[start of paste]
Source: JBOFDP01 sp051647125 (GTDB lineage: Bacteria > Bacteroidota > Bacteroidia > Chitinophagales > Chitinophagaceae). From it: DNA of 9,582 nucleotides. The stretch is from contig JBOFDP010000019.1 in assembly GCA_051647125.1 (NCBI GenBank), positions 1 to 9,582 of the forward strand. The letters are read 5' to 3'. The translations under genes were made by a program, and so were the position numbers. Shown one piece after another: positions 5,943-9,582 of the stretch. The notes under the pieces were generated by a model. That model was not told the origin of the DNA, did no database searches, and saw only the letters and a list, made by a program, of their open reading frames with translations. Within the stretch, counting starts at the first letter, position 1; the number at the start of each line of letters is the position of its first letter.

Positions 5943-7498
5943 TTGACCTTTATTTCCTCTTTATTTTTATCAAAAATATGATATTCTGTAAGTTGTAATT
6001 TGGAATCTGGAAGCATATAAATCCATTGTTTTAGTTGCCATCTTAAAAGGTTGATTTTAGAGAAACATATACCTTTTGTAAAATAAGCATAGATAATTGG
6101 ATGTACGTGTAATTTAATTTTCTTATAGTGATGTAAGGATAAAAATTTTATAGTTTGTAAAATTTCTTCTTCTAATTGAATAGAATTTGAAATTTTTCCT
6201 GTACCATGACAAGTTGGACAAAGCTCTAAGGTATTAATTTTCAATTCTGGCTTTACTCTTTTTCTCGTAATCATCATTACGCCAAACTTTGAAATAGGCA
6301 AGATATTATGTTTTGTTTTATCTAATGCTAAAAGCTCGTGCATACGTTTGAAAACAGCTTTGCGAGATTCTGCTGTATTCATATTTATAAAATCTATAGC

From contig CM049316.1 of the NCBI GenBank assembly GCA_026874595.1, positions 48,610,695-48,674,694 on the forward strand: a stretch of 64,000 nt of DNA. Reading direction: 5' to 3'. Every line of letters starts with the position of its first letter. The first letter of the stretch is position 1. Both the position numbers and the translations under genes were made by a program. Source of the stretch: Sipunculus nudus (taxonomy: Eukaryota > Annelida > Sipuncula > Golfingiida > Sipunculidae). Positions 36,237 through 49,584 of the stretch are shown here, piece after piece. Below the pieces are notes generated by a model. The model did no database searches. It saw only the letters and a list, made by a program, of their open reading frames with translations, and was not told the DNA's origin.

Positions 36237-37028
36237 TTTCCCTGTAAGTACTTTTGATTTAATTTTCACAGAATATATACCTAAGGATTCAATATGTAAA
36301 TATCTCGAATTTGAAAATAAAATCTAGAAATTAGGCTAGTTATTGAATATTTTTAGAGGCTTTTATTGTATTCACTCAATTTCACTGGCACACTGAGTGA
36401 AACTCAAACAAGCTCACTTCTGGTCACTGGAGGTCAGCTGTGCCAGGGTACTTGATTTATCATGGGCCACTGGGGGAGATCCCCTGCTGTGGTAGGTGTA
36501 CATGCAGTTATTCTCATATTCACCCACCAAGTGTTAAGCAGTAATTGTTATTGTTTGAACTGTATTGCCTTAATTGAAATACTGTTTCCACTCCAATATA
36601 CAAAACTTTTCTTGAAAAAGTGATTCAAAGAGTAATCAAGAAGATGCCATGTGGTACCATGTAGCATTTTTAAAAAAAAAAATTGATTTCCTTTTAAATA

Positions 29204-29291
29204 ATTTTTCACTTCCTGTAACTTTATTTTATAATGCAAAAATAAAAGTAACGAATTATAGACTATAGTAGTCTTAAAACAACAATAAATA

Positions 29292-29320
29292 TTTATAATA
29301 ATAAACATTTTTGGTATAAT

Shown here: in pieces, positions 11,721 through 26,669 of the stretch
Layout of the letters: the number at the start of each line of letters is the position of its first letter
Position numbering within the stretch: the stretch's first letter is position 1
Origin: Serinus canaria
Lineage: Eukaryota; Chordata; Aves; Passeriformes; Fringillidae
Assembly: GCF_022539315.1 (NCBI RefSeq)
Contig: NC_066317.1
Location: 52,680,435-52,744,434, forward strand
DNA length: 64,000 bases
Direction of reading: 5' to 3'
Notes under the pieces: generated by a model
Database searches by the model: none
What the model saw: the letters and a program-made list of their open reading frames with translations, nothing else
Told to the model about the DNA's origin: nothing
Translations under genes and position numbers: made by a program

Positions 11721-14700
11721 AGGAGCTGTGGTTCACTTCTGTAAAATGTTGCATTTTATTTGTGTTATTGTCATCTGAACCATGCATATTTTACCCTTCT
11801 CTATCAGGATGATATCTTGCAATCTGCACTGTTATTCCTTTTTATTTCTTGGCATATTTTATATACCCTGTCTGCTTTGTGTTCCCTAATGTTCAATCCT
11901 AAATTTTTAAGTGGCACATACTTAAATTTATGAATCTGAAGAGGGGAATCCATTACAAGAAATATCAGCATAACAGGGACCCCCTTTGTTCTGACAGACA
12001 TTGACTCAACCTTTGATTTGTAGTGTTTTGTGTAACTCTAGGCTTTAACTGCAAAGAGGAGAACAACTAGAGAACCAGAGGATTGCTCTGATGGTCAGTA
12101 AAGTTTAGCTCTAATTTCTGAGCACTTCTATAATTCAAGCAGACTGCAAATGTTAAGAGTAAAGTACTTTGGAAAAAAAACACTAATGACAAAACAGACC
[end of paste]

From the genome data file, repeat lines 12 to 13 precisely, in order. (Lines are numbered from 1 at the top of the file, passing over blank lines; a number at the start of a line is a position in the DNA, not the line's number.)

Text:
36401 AACTCAAACAAGCTCACTTCTGGTCACTGGAGGTCAGCTGTGCCAGGGTACTTGATTTATCATGGGCCACTGGGGGAGATCCCCTGCTGTGGTAGGTGTA
36501 CATGCAGTTATTCTCATATTCACCCACCAAGTGTTAAGCAGTAATTGTTATTGTTTGAACTGTATTGCCTTAATTGAAATACTGTTTCCACTCCAATATA